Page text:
Apollo-Saturn 201 was launched from Cape Kennedy, with liftoff of an Apollo Block I spacecraft (CSM 009) on a Saturn IB launch vehicle at 11:12:01 EST. Launched from Launch Complex 34, the unmanned suborbital mission was the first flight test of the Saturn IB and an Apollo spacecraft. Total launch weight was 22,000 kilograms.
Spacecraft communications blackout lasted 1 minute 22 seconds. Reentry was initiated with a space-fixed velocity of 29,000 kilometers per hour. CM structure and heatshields performed adequately. The CM was recovered by the USS Boxer from the Atlantic about 72 kilometers uprange from the planned landing point. (8.18 S x 11.15 W).
Spacecraft 011 was essentially a Block I spacecraft with the following exceptions: couches, crew equipment, and the cabin postlanding ventilation were omitted; and three auxiliary batteries, a mission control programmer, four cameras, and flight qualification instrumentation were added.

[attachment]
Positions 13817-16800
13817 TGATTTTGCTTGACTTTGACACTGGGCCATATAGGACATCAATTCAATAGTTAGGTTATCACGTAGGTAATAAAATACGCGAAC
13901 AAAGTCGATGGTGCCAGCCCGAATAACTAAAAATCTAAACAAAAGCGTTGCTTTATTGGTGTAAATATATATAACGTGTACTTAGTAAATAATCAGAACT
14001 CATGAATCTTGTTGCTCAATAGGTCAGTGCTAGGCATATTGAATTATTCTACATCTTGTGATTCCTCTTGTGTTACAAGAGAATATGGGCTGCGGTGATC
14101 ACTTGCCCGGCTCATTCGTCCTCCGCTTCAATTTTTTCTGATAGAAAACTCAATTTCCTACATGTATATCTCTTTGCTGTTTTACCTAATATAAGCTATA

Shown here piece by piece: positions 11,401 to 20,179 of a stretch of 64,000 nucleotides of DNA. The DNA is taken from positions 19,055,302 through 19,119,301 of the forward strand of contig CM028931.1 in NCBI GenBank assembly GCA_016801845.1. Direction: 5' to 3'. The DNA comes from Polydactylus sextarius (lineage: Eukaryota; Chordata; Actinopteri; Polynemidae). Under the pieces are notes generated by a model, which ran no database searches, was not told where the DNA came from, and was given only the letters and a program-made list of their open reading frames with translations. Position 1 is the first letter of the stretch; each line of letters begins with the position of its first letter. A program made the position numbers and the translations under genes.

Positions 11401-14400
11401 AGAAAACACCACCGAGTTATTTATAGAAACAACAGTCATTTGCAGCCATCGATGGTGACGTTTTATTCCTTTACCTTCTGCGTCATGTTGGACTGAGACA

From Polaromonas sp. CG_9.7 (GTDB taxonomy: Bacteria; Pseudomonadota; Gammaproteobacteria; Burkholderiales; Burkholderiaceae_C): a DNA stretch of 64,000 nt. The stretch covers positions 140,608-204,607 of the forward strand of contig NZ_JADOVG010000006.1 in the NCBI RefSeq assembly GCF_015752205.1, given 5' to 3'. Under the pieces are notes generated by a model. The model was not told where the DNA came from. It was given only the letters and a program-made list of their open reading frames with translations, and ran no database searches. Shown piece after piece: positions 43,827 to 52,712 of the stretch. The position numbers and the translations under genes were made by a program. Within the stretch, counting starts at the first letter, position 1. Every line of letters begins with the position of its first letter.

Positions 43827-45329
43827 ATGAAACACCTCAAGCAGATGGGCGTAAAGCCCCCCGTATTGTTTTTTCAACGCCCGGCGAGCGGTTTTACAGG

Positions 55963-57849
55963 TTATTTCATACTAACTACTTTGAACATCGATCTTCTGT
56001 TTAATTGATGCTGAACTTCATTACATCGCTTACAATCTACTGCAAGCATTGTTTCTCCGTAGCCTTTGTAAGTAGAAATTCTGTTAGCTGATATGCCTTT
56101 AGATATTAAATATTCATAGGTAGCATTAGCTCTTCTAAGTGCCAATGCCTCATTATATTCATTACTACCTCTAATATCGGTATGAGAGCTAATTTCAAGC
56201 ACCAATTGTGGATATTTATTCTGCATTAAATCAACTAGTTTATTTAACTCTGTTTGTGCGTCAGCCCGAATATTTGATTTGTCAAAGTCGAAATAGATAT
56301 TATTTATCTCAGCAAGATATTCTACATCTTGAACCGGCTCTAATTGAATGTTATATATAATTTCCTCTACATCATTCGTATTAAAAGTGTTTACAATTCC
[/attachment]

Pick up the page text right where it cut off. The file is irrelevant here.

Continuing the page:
Of six primary test objectives assigned to the mission, the objectives for the environmental control, electrical power, and communications subsystems were not completely satisfied. All other spacecraft test objectives were successfully accomplished.
Apollo 7 (AS-205), the first manned Apollo flight, lifted off from Launch Complex 34 at Cape Kennedy Oct. 11, carrying Walter M. Schirra, Jr., Donn F. Eisele, and R. Walter Cunningham. The countdown had proceeded smoothly, with only a slight delay because of additional time required to chill the hydrogen system in the S-IVB stage of the Saturn launch vehicle. Liftoff came at 11:03 a.m. EDT. Shortly after insertion into orbit, the S-IVB stage separated from the CSM, and Schirra and his crew performed a simulated docking with the S-IVB stage, maneuvering to within 1.2 meters of the rocket. Although spacecraft separation was normal, the crew reported that one adapter panel had not fully deployed. Two burns using the reaction control system separated the spacecraft and launch stage and set the stage for an orbital rendezvous maneuver, which the crew made on the second day of the flight, using the service propulsion engine.
Crew and spacecraft performed well throughout the mission. During eight burns of the service propulsion system during the flight, the engine functioned normally. October 14, third day of the mission, witnessed the first live television broadcast from a manned American spacecraft.